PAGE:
Flowdiagram
Figure 4. Diagram showing genetic and environmental risk factors for skin cancer development

  

Environmental risk factors 

UV radiation

Chronic exposure to ultraviolet radiation, in combination with genetic predisposition, is the single most important factor contributing to skin cancer. The mass of evidence demonstrating a link between skin cancer and UV exposure is highly compelling. UV radiation is believed to cause skin cancer by damaging the genetic information (DNA) within skin cells and by inducing oxidative damage. The page, UV damage and carcinogenesis details what is currently known about these molecular processes.

The cumulative amount of lifetime sunlight exposure is the most important contributing factor to the development of SCC. While this is also a factor in melanoma incidence, more significant is the number and extremity of episodes. Periods of high UV exposure and severe sunburn incidents - those which result in blistering or peeling of the skin, particularly in childhood - have being strongly associated with the development of melanoma later in life. This is not surprising since it has been revealed that most of an individual’s total lifetime UV exposure occurs during childhood, markedly during the primary school years. Thus, it is both the duration and intensity of radiation which create risks; recurrent periods and high peaks are both important elements.

It is for these reasons that the probability of all types of skin cancer increases with age, resulting from the cumulative effect of sun exposure. People aged over 50 years have increased incidence as they are more likely to have a personal history of sun-damaged skin, a strong predictor of skin cancer.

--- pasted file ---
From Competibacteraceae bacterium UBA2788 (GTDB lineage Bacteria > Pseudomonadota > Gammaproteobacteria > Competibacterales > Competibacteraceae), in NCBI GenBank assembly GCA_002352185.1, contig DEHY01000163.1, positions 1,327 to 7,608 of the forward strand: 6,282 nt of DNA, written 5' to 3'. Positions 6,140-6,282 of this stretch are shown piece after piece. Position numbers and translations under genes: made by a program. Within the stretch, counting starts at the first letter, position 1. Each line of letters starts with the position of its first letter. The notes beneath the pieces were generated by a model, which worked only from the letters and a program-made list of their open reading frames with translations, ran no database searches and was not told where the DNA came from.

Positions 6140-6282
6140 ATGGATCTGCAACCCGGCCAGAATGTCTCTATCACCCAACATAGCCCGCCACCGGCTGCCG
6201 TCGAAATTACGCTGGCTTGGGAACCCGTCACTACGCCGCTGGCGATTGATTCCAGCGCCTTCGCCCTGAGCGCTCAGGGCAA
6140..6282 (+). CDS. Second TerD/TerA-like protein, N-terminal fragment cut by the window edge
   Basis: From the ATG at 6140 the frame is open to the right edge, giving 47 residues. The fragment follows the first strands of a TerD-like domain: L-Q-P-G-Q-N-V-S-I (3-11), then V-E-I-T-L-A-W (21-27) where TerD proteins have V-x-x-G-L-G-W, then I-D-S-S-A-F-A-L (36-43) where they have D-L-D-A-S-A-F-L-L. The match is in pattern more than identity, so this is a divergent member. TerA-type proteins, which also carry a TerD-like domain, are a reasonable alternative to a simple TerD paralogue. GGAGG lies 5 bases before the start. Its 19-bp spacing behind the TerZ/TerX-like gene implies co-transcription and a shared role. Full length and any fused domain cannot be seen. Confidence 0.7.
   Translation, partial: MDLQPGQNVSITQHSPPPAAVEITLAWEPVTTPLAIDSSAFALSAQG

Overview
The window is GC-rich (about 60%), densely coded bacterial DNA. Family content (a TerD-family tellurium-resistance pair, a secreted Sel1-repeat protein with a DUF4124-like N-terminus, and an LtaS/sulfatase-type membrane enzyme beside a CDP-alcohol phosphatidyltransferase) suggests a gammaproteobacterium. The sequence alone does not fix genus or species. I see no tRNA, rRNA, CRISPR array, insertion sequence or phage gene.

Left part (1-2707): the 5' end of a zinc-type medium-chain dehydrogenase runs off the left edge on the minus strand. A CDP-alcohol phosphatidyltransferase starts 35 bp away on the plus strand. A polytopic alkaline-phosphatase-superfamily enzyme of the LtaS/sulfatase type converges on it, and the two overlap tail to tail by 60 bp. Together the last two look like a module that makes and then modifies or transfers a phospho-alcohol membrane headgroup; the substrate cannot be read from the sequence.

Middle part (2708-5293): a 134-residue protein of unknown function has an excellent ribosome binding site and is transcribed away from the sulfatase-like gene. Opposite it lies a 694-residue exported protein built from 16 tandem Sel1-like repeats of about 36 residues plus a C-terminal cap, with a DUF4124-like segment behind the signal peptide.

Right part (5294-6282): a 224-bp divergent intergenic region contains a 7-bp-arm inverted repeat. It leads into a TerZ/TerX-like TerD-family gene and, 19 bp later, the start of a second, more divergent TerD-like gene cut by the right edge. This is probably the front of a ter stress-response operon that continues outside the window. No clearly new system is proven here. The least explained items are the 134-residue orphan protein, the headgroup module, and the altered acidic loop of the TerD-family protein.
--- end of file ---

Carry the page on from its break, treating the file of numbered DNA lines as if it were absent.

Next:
While the main cause of skin cancer comes from solar radiation, UV radiation can also be encountered in artificial sources including tanning beds and sunlamps. The use of such tanning facilities is increasing in adolescents, particularly females, who endeavor to achieve a “healthy”-looking tan.

Other types of radiation

Large doses of ionising radiation have the potential to cause non-melanoma skin cancers such as SCC and BCC. The danger became apparent following the discovery of radioactivity as scientists, unaware of the need for protective clothing and limited exposure, developed skin cancers. Similarly, skin cancer is one of the most common types of cancer found in survivors of the 1945 atomic bombing of Hiroshima and Nagasaki.

Most at risk are individuals who are exposed to radiation for long periods of time or in high doses, such as uranium miners and radiologists. Localised use in radiotherapy and protective measures such as lead aprons for x-ray patients help to minimise the risk of this carcinogen for patients when used remedially.

Smoking

Smoking has been linked with an increase in SCC, with smokers more than three times more likely to develop this cancer than non-smokers; most especially cancers of the mouth, throat and tongue. Studies show that cigarettes and pipes confer a higher risk than cigar smoking; there is also a relationship between the number of cigarettes smoked and the likelihood of SCC. Tobacco smoke contains several chemicals with known or suspected carcinogenic effects, such as nitrosamines and aromatic hydrocarbons. Researchers theorise that smoking damages the DNA within skin cells, resulting in mutation which can lead to cancer.

Alcohol

Approximately 90% of all oral cancers are SCCs, alcohol consumption is solidly linked to such tumours. Abuse of alcohol (greater than 21 standard drinks per week), after smoking, is the second highest risk factor associated with oral cancers. Heavy drinkers who also smoke are 15 times more likely to develop oral cancer as it is believed that the two act synergistically, with alcohol increasing the ability of the chemicals in tobacco smoke which cause cancer to infiltrate the cells in the oral cavity.

Environmental carcinogens

Many environmental contaminants are known or alleged to be potent carcinogens, for example, several aromatic hydrocarbons in polluted air that are produced in motor vehicle exhaust or given off by burning wood. Arsenic can also cause skin cancer when ingested, it is present in small amounts in soil, urban air and some water supplies.

Geographical risk factors